Londoners

Craig Taylor is a Canadian journalist and writer who has been living in London for at least a decade.  He claims to love London (he has chosen to live here above Canada, after all) but I wouldn’t have guessed that he did from this book.

The book was Radio 4’s Book Of The Week last year, and has received much critical acclaim. I decided to give it a go as an audiobook – especially as I have been doing a lot of walking recently, and obviously that is almost always on the streets of London.

Around 80 people were interviewed for the book, and this is more an exercise in editing on the author’s behalf.

I was looking forward to hearing from people that keep London ticking, the unseen perhaps – the ones who see a different London to the one that I do. I felt that they would be the stories to really make the book ‘pop’. The ones where readers are forced to see the city in a different way.

The book was divided into sections (eg arriving, living, working, departing, dying etc) although these seemed a bit of a flimsy way to bunch the stories, as invariably people’s experiences tended to go beyond the boundaries of that particular aspect.

Now, as you may realise, I LOVE this ever-changing city that I live in.  I defintiely choose to be here, and although I sometimes entertain the thought of leaving and moving somewhere more rural (as I did growing up), when I give it a little more thought, I realise that I am in no way ready for that.  I would miss SO much about London.  To be entirely honest, I don’t think I’m old enough to leave yet.  There is still so much to experience!

Although I have a deep-set love for London, I am also aware of its faults. I can’t have lived here most of my life without acknowledging them, after all.  I’m not blind to them, but I am accepting of them as there are so many positives.

With that in mind, I have to say I wanted to love this book so much, and I ended up hating it.

It felt so biased.  There seemed to be a huge bias towards people complaining bitterly about London – in some ways that I agreed with, but often in ways that I didn’t.  The times that the peopel were upbeat and positive, they were mainly just talking about their very interesting jobs (eg bus control room operators, Spitalfields market trader, stock-broker turned cabbie, funeral director, the actress who is the voice of London Underground), and they didn’t tend to offer an opinion on London itself – so the only opinions seemed to be extremely negative.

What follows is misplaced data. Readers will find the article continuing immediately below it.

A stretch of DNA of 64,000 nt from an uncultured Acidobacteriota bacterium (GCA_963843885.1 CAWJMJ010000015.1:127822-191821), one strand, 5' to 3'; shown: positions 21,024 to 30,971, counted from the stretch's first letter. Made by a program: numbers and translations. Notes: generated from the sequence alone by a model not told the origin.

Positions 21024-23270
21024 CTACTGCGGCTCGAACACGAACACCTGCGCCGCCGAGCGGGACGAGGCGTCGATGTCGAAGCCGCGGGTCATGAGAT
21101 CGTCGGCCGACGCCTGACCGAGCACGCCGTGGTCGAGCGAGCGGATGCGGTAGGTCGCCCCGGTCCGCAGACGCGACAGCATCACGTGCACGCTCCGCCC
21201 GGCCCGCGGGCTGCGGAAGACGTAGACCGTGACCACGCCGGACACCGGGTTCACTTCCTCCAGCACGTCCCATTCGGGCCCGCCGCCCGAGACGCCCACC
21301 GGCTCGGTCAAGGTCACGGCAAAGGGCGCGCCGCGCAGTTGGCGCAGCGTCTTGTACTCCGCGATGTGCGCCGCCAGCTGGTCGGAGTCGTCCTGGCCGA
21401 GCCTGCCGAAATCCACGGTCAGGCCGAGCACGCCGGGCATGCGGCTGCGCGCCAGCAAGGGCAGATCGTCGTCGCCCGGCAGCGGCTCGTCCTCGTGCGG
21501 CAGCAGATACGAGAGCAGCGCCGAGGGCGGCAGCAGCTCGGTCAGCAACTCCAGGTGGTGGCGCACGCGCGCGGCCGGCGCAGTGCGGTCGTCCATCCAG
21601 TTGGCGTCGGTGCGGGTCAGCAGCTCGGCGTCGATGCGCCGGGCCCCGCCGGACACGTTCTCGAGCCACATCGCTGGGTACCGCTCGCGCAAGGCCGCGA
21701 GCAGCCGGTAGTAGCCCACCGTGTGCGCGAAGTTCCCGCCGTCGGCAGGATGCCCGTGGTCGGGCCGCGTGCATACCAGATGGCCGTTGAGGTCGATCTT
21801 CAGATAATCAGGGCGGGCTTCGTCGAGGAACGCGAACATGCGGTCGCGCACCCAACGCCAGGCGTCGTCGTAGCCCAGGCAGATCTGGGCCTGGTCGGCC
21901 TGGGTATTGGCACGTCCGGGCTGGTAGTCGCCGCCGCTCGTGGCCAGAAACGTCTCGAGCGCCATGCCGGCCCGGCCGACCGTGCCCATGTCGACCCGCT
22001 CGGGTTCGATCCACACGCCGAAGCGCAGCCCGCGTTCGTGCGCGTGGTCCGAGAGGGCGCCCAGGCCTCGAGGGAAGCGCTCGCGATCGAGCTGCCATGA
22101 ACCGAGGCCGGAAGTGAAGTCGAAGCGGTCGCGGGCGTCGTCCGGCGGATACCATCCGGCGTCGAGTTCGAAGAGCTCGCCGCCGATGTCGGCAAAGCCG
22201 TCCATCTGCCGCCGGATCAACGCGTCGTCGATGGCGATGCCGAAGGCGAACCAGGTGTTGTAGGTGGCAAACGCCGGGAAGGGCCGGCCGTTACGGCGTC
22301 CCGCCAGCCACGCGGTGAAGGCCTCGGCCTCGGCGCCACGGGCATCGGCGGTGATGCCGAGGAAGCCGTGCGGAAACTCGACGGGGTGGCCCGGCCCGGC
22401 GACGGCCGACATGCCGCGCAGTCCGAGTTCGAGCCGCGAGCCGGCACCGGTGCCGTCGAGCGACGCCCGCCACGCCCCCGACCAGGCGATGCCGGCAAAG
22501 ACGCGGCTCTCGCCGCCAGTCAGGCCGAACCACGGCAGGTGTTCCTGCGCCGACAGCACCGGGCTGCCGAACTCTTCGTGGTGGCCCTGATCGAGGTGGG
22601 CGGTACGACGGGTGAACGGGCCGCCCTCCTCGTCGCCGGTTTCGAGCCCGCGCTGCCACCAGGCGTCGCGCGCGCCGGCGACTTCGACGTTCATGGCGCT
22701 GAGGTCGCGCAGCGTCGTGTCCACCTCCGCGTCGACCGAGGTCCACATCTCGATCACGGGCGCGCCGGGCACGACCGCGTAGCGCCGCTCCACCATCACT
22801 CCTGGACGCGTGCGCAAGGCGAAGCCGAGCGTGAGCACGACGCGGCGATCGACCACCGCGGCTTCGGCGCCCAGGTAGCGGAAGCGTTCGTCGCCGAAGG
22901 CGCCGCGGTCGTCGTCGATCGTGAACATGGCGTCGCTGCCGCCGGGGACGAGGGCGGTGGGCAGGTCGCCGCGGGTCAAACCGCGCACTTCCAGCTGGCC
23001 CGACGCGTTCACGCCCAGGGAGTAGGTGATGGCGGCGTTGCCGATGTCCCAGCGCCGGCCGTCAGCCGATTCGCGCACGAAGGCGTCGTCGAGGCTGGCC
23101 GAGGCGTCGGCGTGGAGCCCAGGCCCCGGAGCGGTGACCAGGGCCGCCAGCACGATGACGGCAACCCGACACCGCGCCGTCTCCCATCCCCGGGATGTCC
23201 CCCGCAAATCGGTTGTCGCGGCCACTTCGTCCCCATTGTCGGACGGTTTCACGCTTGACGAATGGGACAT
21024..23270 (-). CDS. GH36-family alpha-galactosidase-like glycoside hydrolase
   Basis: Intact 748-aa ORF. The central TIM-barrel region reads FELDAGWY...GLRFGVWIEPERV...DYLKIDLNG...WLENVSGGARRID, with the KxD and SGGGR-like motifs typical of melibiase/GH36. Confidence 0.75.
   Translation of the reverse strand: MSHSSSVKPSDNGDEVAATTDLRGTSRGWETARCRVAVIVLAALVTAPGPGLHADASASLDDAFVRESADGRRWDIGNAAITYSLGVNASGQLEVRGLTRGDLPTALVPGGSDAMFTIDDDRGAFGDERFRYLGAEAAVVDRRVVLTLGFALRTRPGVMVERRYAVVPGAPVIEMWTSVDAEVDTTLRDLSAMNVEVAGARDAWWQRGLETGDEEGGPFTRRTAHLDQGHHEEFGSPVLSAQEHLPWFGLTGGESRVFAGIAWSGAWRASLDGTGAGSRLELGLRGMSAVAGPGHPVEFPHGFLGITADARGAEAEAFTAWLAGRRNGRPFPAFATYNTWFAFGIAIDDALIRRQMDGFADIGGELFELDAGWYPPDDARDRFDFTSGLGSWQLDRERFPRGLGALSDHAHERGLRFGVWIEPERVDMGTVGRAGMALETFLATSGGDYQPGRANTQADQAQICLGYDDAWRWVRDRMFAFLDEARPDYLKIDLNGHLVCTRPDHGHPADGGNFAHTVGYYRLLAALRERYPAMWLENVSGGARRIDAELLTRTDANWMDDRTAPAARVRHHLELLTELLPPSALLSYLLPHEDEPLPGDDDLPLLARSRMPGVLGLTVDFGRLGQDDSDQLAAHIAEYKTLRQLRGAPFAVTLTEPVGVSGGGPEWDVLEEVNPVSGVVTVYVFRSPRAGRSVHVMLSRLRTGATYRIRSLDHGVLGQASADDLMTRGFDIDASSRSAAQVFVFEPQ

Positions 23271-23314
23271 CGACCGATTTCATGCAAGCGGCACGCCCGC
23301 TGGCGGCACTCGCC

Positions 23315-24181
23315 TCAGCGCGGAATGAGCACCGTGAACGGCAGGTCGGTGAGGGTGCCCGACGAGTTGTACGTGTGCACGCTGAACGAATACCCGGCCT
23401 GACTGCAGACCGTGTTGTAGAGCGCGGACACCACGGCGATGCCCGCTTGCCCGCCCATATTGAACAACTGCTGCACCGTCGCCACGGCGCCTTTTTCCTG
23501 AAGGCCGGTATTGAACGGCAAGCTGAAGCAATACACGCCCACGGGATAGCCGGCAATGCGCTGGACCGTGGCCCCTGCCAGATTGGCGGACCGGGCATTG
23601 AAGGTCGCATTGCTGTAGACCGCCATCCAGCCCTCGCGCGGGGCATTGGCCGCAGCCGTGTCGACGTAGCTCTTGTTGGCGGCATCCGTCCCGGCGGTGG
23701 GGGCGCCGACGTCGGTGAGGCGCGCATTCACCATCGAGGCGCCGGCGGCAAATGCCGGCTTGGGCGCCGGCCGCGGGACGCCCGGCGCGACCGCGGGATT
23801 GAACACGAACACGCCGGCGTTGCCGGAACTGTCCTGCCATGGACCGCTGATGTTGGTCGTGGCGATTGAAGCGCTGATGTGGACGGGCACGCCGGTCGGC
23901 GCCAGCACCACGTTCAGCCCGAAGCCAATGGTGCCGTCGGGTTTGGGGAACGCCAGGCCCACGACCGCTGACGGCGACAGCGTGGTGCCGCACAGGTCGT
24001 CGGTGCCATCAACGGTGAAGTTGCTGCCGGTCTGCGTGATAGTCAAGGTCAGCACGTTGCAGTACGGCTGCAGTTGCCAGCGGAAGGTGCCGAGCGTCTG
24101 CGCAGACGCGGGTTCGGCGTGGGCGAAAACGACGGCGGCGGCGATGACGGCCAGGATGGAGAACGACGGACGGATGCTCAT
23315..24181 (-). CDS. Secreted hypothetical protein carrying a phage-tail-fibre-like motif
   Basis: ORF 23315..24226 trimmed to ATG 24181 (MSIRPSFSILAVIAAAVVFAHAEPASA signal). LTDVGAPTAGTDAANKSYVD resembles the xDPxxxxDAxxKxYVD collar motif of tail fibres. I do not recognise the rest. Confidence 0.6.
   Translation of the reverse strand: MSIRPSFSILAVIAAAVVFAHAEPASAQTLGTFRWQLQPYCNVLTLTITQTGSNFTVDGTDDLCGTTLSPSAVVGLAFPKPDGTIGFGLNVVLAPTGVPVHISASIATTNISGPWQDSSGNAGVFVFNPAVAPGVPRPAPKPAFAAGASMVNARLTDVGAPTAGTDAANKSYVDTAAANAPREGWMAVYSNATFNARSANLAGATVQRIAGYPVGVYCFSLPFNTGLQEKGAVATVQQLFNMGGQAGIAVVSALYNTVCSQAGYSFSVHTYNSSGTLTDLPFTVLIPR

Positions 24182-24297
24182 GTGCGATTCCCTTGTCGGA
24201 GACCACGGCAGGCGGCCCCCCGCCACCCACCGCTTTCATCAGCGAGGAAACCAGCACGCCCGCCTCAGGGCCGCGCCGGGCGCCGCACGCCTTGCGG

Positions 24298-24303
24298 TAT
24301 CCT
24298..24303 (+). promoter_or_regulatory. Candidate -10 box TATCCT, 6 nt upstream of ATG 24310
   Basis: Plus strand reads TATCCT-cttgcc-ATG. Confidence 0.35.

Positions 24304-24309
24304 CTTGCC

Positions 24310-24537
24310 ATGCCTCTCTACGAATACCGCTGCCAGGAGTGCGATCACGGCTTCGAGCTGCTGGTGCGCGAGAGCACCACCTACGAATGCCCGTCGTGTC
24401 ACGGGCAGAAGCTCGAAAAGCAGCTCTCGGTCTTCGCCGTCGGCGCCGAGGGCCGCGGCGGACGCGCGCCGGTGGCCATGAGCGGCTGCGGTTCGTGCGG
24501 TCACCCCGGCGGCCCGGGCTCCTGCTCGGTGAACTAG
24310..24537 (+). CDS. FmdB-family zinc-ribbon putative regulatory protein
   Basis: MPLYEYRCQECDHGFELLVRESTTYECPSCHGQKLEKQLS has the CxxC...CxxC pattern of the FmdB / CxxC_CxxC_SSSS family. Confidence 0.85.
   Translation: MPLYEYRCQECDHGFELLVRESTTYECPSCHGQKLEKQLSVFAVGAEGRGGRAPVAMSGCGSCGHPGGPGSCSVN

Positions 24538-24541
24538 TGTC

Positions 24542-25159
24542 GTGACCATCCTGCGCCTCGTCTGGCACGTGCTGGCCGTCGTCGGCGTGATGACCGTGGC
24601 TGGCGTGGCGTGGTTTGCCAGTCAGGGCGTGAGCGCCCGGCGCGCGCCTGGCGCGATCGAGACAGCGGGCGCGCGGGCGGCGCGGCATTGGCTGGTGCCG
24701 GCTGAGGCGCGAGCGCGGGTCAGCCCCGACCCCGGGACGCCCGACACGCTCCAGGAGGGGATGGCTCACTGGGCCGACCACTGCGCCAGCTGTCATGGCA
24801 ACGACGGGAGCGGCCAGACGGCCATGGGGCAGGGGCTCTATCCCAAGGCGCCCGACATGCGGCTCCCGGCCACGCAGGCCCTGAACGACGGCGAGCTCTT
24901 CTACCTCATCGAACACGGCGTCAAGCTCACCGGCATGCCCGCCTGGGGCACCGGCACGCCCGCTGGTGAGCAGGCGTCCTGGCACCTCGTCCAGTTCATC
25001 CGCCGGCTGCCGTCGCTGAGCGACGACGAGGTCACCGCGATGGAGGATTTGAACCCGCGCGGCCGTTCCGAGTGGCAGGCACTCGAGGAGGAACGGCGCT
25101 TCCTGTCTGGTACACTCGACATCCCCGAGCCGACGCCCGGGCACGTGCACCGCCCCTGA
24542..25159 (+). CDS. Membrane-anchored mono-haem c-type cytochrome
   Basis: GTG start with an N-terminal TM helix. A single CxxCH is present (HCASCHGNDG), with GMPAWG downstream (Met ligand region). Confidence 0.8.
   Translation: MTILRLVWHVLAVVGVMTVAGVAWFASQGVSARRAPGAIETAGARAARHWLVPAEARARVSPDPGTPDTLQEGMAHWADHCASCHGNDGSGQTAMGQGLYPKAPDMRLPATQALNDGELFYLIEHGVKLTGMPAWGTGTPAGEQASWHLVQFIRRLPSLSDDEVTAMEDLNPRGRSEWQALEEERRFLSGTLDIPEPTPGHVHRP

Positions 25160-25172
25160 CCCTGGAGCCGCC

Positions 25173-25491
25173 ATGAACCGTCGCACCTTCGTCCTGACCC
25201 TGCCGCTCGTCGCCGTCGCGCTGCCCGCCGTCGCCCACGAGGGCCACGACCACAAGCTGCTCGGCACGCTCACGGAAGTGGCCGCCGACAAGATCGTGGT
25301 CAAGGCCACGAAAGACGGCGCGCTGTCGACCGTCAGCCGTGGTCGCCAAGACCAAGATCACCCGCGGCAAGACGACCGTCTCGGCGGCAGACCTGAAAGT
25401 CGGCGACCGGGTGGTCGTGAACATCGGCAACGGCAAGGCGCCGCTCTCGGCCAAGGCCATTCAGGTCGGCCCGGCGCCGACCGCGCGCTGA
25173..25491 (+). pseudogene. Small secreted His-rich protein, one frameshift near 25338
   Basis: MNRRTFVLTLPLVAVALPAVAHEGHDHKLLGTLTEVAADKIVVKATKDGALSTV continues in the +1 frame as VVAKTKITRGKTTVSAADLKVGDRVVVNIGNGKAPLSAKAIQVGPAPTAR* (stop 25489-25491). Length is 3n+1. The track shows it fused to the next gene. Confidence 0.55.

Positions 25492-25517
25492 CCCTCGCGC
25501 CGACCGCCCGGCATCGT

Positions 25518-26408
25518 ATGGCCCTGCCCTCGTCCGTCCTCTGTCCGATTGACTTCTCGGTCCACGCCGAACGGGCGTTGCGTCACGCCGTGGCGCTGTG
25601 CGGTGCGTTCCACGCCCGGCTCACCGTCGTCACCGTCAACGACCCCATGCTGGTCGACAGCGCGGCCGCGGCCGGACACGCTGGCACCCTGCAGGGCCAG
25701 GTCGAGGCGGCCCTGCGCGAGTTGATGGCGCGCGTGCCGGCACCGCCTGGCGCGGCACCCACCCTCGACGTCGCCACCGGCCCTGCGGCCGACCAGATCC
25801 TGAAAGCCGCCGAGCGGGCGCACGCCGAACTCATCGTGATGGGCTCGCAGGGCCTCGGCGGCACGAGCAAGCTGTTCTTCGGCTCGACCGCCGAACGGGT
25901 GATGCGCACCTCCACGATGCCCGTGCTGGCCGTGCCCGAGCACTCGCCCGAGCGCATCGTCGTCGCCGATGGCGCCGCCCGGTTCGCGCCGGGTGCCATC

I don’t think that it helped that not very far into the book at all, a South African that lived here for a while describes London as “…a city full of Asperger’s people…”  How rude!  It’s funny how London is possibly one of the most multiculturally diverse places in the world, and yet people always refer to ‘Londoners’ as being a certain way.

The only people that seemed to be very positive and confess their love for London were people that lived in the East End or Essex borders.  The stockbroker turned cabbie, the market trader, and the old lady whose daughter keeps wanting to get her a nice flat in Broxbourne, but who says “London gets to you. I can’t leave it. There’s too much quiet in the countryside.”

There seemed to be so much missed out from what makes London great, and different to other place in Britain.  However, this in itself cemented my love for London, and made me see it through different eyes yet again.  I feel that there was so much unexplored – but so much that I haven’t explored myself.

And I have to say, the disappointment in this book has inspired me, and given me an idea to do something myself.  Watch this space (but don’t hold your breath!)

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